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John’s Horror Corner: Dead Snow (2009; aka Død Snø), an extremely bloody Norwegian movie about Nazi zombies inspired by Peter Jackson and Sam Raimi.

January 23, 2019

MY CALL: Strongly inspired by Peter Jackson’s Dead-Alive (1992) and Sam Raimi’s Evil Dead franchise (1981-1992), this was silly and fun with some outstanding levels of gore, ridiculous circumstances and a healthy dash of manic humor. MOVIES LIKE Dead Snow: For more Nazi horror, go for Green Room (2015), Yoga Hosers (2016), Manborg (2011), Hellboy (2004), Zombie Lake (1981), Oasis of the Zombies (1982), Frankenstein’s Army (2013), Puppet Master III: Toulon’s Revenge (1991), Puppet Master: The Legacy (2003), Puppet Master: Axis of Evil (2010), Puppet Master X: Axis Rising (2012) and Puppet Master: Axis Termination (2017).

What ever happened to nice cushy resorts? Working phones, indoor plumbing, people who you can call for help nearby… not here. A group of Norwegian medical students venture to an extremely remote arctic cabin for winter sports and party shenanigans. After learning the dark history of Nazi occupancy in the region, they discover a small treasure chest filled with gold coins that fuel Nazi zombies with murderous rage like the greedy Leprechaun (1993).

A combination of a lively soundtrack, congenial energy and playful flirting of the characters, prepare us for the kind of entertainment fueled more by fun gasps than frightened screams. Despite the opportunity to be quite dirty, the insinuations of sex lacked gratuitous nudity—keeping things much more classy than, say, the graphic sex scenes of the Wrong Turn sequels.

This gory film wears its Jackson-Raimi-flavored influence clearly on its sleeve. Once our zombies are introduced, some decent gore gags transpire—LOTS of intestines and head smashing and blood splatters, a head being ripped open and the brain plopping to the ground (like Dead-Alive, referenced additionally by Jeppe Beck Laursen’s Braindead shirt), some feisty applications of severed heads, chainsaw stuff (Evil Dead), and someone actually repels using intestines like rope!

This movie was very entertaining, and very dumb—or maybe silly is a better word. I mean, it’s something of a horror comedy and I’m pretty sure the writers knew exactly what they were doing. But even in a genre littered with characters making poor decisions or events that make no sense or monsters “magically” appearing in the darnedest places and times, this movie ranks high in this territory. But not to its detriment really. This movie is much more about sheer mania and the lovely stark contrast between a bright red blood-splattered face against the blaring white of the arctic landscape; a LOT of blood and a LOT of white snow. As the gore ramps up, circumstances grow ever more ridiculous.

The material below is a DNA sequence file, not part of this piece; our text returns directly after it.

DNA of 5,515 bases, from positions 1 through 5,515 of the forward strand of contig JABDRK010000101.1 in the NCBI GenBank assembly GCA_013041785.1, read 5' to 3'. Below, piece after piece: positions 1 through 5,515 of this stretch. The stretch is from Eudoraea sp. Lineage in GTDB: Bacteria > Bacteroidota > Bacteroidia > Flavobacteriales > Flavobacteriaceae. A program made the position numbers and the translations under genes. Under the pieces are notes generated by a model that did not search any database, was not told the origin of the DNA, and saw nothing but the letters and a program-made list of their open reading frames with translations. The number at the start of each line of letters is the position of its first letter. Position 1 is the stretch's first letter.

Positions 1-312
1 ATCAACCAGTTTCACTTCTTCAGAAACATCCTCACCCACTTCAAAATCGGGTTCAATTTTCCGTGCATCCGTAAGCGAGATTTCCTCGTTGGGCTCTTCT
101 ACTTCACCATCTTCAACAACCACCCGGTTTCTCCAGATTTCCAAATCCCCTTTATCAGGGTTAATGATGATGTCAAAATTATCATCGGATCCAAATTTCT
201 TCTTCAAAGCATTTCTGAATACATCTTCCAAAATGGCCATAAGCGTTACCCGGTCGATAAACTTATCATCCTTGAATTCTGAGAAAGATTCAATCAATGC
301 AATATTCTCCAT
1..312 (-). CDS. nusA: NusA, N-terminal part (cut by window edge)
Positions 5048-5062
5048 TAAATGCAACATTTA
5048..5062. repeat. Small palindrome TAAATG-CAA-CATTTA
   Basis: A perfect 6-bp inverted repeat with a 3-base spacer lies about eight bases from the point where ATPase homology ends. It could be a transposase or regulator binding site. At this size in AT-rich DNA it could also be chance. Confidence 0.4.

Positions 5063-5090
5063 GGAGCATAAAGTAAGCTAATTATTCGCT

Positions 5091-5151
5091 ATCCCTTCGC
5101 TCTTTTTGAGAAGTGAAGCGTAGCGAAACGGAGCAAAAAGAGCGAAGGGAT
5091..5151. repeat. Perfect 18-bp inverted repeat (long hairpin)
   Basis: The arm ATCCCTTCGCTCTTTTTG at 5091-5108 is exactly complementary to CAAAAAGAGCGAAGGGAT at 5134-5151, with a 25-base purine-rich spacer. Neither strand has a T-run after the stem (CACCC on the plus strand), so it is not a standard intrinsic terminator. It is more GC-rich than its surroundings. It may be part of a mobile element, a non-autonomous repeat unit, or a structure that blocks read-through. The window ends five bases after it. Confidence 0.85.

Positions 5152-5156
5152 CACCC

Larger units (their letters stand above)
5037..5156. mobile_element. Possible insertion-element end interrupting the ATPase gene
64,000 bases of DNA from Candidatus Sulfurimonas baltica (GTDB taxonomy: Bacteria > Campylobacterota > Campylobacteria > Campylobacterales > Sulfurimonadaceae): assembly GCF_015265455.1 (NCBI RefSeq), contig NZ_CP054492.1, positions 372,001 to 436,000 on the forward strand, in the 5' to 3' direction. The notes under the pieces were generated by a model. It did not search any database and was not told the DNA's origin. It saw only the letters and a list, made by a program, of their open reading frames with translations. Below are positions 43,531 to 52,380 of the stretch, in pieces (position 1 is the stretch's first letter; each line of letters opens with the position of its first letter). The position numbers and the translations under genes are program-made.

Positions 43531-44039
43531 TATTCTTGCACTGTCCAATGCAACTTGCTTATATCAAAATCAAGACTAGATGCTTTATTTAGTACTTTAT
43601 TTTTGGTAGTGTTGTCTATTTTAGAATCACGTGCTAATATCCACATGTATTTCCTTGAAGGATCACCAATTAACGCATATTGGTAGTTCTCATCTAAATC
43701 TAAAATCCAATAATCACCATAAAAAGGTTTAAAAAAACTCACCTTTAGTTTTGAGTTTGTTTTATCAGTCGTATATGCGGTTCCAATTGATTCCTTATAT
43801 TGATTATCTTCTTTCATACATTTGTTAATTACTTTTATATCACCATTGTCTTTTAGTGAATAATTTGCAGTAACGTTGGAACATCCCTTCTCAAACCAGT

I appreciate a good outhouse scene (e.g., The Hills Have Eyes II, Friday the 13th part V). Outhouses are places of vulnerability, claustrophobia, potential grossness and awkward humor. Drag a victim into the well below and, well, yeah—it’s gross. Even more so, I enjoyed how the gore continued to amplify as the film continued. Even when I thought it was already very bloody and gory, it subsequently reached Evil Dead (2013) levels of chunky massive quantities of gore such that the whites of one’s eyes practically glow against their gore-caked face. We even enjoy the utter screaming insanity of a chainsaw self-amputation.

Written (in part) and directed by Tommy Wirkola (Hansel & Gretel: Witch Hunters, Dead Snow 2: Red vs Dead), I was happier with this film than I expected. I expected fun and dumb and probably mostly forgettable. What I got was silly and fun with some outstanding levels of manic gore. I’m now very excited to see part 2!

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